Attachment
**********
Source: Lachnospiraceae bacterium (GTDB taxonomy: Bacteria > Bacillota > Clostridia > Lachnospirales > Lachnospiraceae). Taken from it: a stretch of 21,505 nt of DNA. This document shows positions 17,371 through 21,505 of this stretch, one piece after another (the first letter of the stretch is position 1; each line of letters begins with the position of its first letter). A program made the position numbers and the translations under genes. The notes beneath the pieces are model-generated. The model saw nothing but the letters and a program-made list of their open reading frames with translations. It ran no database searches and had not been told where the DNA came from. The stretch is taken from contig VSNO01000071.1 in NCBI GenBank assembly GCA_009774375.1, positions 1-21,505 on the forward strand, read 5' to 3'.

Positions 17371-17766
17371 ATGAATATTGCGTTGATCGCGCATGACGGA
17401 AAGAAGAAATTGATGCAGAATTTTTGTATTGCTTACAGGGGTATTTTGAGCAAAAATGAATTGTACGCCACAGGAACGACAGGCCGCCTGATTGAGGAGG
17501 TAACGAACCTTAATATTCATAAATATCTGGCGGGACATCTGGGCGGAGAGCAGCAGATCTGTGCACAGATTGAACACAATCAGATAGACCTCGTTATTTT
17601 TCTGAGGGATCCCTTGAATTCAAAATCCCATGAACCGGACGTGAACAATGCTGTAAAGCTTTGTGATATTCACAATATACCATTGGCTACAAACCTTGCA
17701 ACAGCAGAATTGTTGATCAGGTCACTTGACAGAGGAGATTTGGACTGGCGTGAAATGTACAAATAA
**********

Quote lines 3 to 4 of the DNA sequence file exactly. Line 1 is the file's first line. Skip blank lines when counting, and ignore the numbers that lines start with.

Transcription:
17371 ATGAATATTGCGTTGATCGCGCATGACGGA
17401 AAGAAGAAATTGATGCAGAATTTTTGTATTGCTTACAGGGGTATTTTGAGCAAAAATGAATTGTACGCCACAGGAACGACAGGCCGCCTGATTGAGGAGG